Martial arts: Shadow kicker
Vision is crucial in most every sport known to man.
To excel you have to be able to see — unless you are 13-year-old Collin Henderson of Craven County.
Despite being visually impaired, Henderson competes and wins in the sport of Taekwondo as a student at the New Bern Taekwondo Academy.
Henderson was born with an eye disease called Achromatopsia.
Achromatopsia is the absence or non-functioning of cone cells in the eye, which determines how well you can see in light and how well you can see colors.
According to the American Associtaion for Pediatric Opthalmalogy and Strabismus (aapos.com), Achromatopsia occurs in 1 out of 33,000 people and 1 in 40,000 live births.
“Collin was about 18-months old before we found out completely what was wrong,” Collin’s father Dale Henderson said.
“Collin has no cones on his eyes whatsoever. Everything he sees is in black and white or shades of grey. He senses a lot more than he ever sees and he sees a movement and shadows and reacts to that.”
Henderson, even with this low vision, still competes in the regular division of Taekwondo as opposed to the special needs division.
“He was fighting in a tournament in Elizabeth City against an ordinary kid and Collin knocked him out,” his Taekwondo Master Lisa DeJesus said.
Henderson smiles and beams when asked about his KO.
“Yeah I think he thought I was just a normal kid, he didn’t even know I couldn’t see,” he said.
Henderson says that Taekwondo is something that he enjoys because he can get his aggravations out and because of the quietness and concentration it takes.
“A lot of other sports like soccer, which I tried to play, they are so loud with the crowds yelling and cheering, but in Taekwondo, it’s so quiet on the mat that I can hear the movements better and I can be better at it,” Henderson said.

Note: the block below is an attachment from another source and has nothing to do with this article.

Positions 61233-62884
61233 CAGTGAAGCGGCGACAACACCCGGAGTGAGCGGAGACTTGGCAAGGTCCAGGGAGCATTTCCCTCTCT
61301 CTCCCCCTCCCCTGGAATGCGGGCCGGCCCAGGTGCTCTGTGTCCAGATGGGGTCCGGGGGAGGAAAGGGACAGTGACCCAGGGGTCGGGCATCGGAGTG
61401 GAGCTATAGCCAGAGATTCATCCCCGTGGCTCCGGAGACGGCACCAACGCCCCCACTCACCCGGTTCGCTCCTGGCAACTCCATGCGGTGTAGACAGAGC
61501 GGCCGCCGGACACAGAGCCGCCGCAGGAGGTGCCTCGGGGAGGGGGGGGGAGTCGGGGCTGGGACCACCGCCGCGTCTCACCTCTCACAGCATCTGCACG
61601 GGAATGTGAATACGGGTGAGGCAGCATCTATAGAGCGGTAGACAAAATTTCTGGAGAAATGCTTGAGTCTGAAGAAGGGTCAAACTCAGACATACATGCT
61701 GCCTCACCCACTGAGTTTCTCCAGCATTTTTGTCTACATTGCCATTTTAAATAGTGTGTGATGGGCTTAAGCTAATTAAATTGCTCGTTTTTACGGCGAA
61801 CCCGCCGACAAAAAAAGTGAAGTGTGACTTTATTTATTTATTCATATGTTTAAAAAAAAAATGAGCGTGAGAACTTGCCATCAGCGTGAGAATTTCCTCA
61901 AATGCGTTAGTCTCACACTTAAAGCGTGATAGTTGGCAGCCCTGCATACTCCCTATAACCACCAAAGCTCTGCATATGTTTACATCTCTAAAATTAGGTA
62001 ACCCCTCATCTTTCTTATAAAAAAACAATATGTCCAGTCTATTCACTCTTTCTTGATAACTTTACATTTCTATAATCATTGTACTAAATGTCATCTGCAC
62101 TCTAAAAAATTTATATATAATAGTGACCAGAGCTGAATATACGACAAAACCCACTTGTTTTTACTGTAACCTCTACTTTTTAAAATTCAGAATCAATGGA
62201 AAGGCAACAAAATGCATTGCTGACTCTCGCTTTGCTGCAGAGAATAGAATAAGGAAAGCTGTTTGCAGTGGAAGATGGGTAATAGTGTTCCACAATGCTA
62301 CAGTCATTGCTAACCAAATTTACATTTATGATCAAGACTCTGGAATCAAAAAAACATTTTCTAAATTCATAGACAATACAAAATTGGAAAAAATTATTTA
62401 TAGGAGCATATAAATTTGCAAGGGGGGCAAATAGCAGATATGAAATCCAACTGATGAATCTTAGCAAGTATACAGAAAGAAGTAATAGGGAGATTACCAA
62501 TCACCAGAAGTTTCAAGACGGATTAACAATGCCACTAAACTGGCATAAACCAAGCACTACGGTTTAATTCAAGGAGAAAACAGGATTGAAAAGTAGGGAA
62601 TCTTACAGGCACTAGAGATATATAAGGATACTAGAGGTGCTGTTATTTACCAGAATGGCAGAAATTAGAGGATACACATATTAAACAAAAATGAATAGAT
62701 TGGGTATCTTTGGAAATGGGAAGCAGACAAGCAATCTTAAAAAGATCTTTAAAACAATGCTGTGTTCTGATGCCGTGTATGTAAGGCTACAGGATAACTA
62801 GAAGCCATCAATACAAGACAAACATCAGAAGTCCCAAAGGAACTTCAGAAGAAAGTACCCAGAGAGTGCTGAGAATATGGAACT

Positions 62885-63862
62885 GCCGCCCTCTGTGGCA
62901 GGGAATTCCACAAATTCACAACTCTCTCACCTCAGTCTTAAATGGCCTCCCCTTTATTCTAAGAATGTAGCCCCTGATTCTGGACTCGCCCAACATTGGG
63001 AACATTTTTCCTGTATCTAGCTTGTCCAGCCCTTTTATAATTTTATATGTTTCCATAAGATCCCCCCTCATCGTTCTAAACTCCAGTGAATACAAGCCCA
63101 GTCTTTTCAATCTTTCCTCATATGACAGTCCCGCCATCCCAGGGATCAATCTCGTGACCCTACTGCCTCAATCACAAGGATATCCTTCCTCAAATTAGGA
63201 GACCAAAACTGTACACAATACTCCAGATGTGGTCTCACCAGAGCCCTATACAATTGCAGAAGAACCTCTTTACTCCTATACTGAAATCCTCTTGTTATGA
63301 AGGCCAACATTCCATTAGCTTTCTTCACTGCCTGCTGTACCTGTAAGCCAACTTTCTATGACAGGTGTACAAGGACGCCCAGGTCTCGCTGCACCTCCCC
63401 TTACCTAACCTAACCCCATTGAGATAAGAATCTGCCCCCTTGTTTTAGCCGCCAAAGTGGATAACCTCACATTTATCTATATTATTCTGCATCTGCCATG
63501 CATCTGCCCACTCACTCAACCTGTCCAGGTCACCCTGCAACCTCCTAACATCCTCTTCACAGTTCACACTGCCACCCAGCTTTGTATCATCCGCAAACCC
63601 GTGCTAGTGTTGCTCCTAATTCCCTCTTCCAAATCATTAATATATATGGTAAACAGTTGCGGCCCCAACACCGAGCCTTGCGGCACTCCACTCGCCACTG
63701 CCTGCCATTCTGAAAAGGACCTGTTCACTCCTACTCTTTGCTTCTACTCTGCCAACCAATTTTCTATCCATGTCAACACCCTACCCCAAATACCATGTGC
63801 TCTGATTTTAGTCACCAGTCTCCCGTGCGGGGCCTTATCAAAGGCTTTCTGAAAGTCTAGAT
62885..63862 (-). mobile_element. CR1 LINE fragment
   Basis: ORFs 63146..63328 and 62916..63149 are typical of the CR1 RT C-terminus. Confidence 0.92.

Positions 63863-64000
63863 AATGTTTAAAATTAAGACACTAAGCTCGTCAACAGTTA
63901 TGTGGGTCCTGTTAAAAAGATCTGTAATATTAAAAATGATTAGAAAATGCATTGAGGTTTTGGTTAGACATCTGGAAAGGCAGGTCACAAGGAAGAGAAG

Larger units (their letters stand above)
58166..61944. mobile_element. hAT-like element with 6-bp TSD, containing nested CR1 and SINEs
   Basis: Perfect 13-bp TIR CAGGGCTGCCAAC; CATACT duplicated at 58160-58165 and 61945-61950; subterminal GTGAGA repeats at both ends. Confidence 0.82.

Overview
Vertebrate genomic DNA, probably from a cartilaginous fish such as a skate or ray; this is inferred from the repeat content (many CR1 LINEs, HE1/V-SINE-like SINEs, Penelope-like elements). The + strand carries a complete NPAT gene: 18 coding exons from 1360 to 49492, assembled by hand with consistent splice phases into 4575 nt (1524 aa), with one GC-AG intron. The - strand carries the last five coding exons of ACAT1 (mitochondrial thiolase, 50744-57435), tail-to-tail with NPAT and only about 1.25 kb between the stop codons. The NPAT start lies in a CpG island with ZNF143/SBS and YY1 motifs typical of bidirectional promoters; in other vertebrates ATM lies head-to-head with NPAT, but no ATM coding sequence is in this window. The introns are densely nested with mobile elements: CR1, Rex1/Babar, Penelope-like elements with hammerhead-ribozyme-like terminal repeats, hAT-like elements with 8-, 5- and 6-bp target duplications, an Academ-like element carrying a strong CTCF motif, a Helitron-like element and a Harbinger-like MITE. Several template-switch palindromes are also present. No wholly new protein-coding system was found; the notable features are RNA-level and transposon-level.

Hearing air, seeing shadows and relying on his senses of motion coming toward him are how Henderson compensates for his poor vision.
DeJesus recalls when originally taking Henderson into the Taekwondo school, the masters tested all of the kids to see how far they could get to them before the kids realized they were coming at them.
“We told them to all close their eyes and raise their hands when they felt us near them,” she said.
“Collin raised his hands before we could get within about 15 feet of him.”
Henderson is heading to the Amateur Athletic Union (AAU) Taekwondo Nationals in Florida to compete during the first week of July.
The school originally signed Henderson up to compete in the special needs division of the tournament with it being a large national venue, but is hearing now that Henderson may be too advanced and have to continue competing in the regular division.
“Taekwondo has really provided my son with self-esteem and given him something he enjoys and is good at and I am so proud of him,” Dale Henderson said.
The AAU Nationals begin June 30 and last through July 5.
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